The picture up top is called a semiotic square, and it’s a way of representing a few basic principles:

  1. Most attempts to think through things rest on an opposition between two ideas;
  2. When you pick those two, you’re usually suppressing two other oppositions;
  3. You’re also usually suppressing some kind of excluded middle or reconciliation between opposed terms.

This has always felt very logical to me. Maybe it’s because it’s like a math problem. If we say, “ok, there are two kinds of numbers, whole numbers and fractions” — well, you’re forgetting about the things that are neither of those. And that’s actually MOST of the numbers. So we say, okay, there are whole numbers and fractions, and not-whole numbers, and not-fractions (irrationals). But wait — now we’re just talking about REAL numbers, and if we’re interested in NUMBERS, you’ve got to talk about imaginary numbers too. And not just imaginary but complex.

And so on. You can always, always, ALWAYS, go further down by expanding and relaxing your field of assumptions. And you can do it all with a pen and a piece of paper. (For reasons I don’t fully understand, this has always been really important for all the fields I’ve been drawn too intellectually — the only tools you need to carry them out are books, pen, and paper. Maybe a calculator, ruler and compass, and a camera.)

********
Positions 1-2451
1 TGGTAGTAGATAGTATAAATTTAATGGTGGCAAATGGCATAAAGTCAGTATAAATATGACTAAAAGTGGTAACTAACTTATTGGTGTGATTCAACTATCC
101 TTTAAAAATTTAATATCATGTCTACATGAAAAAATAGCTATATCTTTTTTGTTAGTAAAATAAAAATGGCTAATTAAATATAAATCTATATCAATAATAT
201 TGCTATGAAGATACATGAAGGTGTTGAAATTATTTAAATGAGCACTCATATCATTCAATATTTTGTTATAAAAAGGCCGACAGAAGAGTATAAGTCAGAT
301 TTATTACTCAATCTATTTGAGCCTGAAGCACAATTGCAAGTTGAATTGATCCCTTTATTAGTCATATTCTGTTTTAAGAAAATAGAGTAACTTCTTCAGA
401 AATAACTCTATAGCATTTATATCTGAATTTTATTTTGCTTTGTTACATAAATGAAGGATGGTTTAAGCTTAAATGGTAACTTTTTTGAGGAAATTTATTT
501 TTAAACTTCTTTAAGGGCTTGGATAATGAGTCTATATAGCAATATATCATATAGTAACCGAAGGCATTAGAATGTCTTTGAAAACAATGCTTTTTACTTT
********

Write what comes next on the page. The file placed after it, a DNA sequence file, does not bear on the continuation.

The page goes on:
But because I know you can always go further down, I know that this graph of journalism is really incomplete. It’s a schema — it clarifies some things, but it obscures even more. And it makes things fixed that are really on the move. It’s like those beads-and-wire atomic models we made of elements in middle school — shit, electrons just aren’t moving around in quiet circles like that. Electrons are a MESS.

So I’d really like to get some pushback and extensions on this here. Jay Rosen was kind enough on Twitter to say that I didn’t pay enough attention to the debate over insiders vs outsiders, access vs accountability, in contemporary journalism. I talk about it a little bit in terms of complicity with the mechanisms of power. But how extensible is that to finance journalism, sports, entertainment, technology? Maybe it is, or maybe we need to blend that discussion with one of access.